Once upon a time, when I was in college, I listened in admiration to an earnest conversation between a couple of young women on the differences between kitties, cats, and kittycats. I don’t remember all of the points discussed, but I should like to make the point that postcards of kittens are a whole different matter than postcards of cats. Kittens do essentially one thing on postcards: they are actively cute. No, don’t try to confuse me with postcards of kittens sleeping: they know what they’re doing, and they’re still being actively cute.
Like dogs, cats have a modest range of activities. They suddenly turn up with a bunch of kittens (I would show you one of the many postcards where Mamma Cat is telling the passing tom “You told me we were just going to wrestle”, but I’;m saving that for my dissertation: every postcard company in the world seems to have used this gag as a filler), and they menace mice (the mouse gets the punchline, but what happens next is left to our imagination.) Postcards like the one at the top of this column pay tribute to the cat’s reputation as a hunter, in the wild
Or on the domestic front.
But the main activity of the cat, when a postcard cartoonist took up the feline subject, was sitting on fences. It wasn’t so much the sitting on fences which attracted so much attention as the noises they made while on the fence, whether they were just calling out a mating song.
Or dealing with the results of the call.
Or disputing territory with some other tom who wanted to use that fence for the same purpose.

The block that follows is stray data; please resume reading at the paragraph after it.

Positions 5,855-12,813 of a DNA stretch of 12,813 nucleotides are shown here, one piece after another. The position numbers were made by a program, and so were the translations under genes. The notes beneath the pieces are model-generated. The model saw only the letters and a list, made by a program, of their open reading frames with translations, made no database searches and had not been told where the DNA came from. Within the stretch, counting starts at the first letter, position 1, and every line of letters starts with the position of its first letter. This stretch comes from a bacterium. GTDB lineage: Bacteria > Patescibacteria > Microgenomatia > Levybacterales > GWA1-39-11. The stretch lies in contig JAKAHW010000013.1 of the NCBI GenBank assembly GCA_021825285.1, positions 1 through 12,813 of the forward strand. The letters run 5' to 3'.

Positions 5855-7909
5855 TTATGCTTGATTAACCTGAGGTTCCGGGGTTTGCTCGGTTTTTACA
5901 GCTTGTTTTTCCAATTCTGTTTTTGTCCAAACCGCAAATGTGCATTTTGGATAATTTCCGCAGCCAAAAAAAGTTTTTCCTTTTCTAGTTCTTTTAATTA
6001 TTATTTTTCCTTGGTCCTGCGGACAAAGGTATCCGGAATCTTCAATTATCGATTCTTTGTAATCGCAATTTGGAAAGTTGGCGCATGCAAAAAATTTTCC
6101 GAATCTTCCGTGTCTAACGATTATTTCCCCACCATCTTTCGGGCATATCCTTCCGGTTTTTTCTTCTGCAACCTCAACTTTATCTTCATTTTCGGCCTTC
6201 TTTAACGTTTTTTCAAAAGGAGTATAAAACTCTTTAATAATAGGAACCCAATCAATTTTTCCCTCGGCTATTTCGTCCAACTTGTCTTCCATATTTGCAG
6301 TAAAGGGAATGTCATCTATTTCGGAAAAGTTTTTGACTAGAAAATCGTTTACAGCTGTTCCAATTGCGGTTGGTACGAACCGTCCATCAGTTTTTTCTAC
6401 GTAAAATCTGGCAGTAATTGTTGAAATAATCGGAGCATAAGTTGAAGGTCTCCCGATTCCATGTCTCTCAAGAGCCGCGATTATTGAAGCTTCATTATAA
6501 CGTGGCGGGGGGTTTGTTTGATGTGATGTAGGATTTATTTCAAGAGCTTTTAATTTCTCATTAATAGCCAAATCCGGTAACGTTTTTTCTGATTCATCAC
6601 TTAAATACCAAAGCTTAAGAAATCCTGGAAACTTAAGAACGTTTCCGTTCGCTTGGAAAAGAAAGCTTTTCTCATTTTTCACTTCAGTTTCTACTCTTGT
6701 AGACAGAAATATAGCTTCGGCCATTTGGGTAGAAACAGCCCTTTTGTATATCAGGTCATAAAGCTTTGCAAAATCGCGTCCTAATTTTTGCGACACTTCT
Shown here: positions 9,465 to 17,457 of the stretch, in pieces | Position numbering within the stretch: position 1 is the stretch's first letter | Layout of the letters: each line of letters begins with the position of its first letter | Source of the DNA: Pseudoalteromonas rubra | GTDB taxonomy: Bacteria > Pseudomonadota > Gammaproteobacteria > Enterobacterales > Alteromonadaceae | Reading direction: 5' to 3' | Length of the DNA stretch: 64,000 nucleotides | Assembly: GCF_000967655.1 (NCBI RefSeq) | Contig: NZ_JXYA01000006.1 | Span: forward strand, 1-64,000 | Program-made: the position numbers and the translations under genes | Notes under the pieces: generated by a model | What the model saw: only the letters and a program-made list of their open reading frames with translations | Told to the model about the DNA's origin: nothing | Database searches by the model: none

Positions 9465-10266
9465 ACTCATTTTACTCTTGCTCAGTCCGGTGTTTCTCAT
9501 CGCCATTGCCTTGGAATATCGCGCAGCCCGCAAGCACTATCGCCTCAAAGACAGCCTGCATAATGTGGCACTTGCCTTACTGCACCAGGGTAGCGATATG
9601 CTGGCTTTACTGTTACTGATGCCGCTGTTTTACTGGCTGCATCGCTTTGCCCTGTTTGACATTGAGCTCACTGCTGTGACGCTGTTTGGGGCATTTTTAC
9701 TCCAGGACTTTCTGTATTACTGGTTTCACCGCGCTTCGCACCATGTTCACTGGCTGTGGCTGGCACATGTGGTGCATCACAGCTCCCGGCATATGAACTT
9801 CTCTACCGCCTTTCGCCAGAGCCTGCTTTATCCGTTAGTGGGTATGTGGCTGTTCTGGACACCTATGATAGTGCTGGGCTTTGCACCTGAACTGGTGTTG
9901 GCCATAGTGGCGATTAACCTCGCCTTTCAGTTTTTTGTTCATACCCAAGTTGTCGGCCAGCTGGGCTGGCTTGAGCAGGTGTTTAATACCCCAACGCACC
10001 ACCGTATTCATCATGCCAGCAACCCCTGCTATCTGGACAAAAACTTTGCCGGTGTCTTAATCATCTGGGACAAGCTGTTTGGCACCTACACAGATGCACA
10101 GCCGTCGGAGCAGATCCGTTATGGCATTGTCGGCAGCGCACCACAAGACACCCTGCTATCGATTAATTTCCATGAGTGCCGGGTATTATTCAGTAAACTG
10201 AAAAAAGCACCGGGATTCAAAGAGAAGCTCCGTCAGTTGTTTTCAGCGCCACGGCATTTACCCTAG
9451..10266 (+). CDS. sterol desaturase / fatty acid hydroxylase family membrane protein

(Our ancestors, who, as I noted, lived more often with open windows than we do, knew that cat romance and cat fights could be hard to tell apart, and commented on this as well.)
It all probably dates back to an era when everybody with a yard had a garden, as well as a few chickens, with possibly a goat or a pig or two. We have gradually moved away from this kind of domestic agriculture, and any kind of fence is a rare thing. Where we have fences, they are more often the metal variety: a chain link fence largely unsuitable for sitting (maybe that was one of the reasons they caught on: they discouraged cat concerts.) And people are less likely to let their cats wander at night: the invention of kitty litter meant that keeping your cat indoors wasn’t such a risky proposition. Pet owners who have the foresight to neuter and spay have also cut back on the urgent need of cats to get out and prowl by night.
But once upon a time, it was even more automatic on the postcard than Dog Equals Fire Hydrant, that Cat Equals Fence. It was simply the way the world worked.